“Finding themselves lost in translation, the photographers, instead of avoiding barriers, embraced and overcame them, both visually and intellectually,” explains Simon Njami, the exhibit’s curator.
The 5 photographers chosen for this project attacked it from all different angles. Mikhael Subotsky shot videos of the city from the back of a motorcycle, using a small camera on a stick like how one might shoot a ski video.
“I was vulnerable, by now you’ve seen how people drive in Marrakech,” Subotsky jokes. “And also, I was safe. I didn’t have to interact. It was a way of mediating between myself and the world.”
Susan Meiselas, took a different approach, setting up a small photo-booth in Jemma el-Fnaa square where she paid women to let her take portraits of them.
“It was tough,” Susan Meiselas says. “I’m completely uncomfortable as a tourist. For the first few days, I couldn’t find a window, an entry place, I really struggled with it.”
The result of her struggle may be the most powerful of the exhibit. Her portraits are made even stronger by the 20 MAD bills taped to the walls where portraits used to hang but were taken down at the request of the woman or one of her family members.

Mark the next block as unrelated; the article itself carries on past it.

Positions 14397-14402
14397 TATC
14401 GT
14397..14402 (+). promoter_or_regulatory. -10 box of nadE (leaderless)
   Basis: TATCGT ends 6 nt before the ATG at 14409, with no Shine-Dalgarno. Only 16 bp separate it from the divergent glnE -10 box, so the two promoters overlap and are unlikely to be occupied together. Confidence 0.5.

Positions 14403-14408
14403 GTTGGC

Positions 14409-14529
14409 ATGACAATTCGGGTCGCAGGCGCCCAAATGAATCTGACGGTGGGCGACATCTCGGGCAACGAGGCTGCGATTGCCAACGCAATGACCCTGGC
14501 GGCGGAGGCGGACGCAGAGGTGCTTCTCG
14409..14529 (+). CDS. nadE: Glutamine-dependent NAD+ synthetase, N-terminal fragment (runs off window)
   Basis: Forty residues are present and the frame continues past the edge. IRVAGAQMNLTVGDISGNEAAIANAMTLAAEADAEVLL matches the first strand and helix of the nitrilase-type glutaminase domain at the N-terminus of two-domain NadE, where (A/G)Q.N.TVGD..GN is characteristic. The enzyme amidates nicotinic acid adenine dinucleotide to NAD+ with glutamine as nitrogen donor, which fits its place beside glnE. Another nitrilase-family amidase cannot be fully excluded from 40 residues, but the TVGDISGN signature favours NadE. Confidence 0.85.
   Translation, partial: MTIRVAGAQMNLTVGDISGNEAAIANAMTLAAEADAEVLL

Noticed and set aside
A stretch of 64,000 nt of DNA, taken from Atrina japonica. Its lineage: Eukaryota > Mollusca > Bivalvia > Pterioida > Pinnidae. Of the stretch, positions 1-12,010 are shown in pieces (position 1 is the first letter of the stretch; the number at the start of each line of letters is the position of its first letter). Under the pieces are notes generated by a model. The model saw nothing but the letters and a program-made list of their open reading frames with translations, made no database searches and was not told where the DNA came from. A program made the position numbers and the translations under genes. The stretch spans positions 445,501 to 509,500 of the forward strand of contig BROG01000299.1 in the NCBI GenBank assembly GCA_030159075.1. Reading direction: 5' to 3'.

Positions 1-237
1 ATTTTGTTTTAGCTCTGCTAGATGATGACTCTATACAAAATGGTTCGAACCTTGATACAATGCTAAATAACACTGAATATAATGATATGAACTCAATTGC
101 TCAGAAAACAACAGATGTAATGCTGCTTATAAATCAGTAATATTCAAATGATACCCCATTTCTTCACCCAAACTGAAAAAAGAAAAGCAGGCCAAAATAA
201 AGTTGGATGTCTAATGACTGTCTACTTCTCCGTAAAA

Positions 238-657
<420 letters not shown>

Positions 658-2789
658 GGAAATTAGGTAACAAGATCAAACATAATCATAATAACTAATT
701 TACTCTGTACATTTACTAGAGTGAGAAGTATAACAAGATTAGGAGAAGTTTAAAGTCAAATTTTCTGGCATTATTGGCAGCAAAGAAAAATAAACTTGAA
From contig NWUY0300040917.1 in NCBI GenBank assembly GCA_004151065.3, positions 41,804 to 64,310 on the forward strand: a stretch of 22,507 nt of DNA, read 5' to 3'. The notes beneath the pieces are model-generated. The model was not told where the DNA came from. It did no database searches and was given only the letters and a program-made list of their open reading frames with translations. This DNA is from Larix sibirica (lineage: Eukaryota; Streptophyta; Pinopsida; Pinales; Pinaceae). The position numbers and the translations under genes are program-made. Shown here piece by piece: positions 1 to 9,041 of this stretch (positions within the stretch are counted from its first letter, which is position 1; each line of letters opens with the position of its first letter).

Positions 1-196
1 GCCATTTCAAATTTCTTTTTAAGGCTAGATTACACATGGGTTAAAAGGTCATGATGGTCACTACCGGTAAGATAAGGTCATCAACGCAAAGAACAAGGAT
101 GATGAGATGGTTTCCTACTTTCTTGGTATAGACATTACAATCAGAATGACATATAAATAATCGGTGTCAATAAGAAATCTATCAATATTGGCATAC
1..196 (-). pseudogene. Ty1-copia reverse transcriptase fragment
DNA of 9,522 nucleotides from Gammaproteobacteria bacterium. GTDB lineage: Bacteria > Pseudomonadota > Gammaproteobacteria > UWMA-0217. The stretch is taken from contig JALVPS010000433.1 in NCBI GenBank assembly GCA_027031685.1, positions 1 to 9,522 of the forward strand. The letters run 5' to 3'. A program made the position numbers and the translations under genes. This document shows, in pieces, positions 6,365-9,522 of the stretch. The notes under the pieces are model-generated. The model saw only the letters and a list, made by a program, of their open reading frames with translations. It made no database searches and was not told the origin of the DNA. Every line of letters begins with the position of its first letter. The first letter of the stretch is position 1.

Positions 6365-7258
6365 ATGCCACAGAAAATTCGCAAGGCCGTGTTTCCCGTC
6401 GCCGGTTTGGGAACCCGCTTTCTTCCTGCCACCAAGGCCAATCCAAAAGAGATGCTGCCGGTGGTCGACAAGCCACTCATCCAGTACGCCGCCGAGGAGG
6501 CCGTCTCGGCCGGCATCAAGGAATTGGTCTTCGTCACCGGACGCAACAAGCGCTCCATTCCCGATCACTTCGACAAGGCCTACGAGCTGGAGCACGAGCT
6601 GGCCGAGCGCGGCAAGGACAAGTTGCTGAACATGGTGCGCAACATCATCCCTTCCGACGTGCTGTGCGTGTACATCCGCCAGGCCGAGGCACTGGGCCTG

“One of the woman who I photographed came to the exhibit with her sister and when she saw it, she said it was shameful for her to have let her photograph be taken,” Meiselas says. “You can see the social mentality of the women when they see their photograph on the wall.”
The only consistency of the exhibit is inconsistency, the differences of experience from one photographer to the next shines through in every picture.
“War is coherent place to work, you have a defined role, you know your role,” Meiselas explains. “Here, I had to find my role as an image maker, we all had to find it, and you see that in work.”
The Marrakech Museum for Photography and Visual Arts hopes that this is the first of many successful exhibitions. The hope is to create a space where the rich culture of Marrakech can be seen by all, tourists and locals.
“I worry that there is no cultural place here [in Marrakech] and culture is being lost because of it,” explains David Knaus, the managing director of the museum. “We wanted to create a new cultural place, one that the people of Marrakech can take ownership of.”
The exhibition is on display at the Badi Palace (Palais El Badii) in Marrakech. There’s a 10 MAD entry fee into the palace grounds, but the exhibit itself is free. It is open daily from 9:00am – 4:00pm.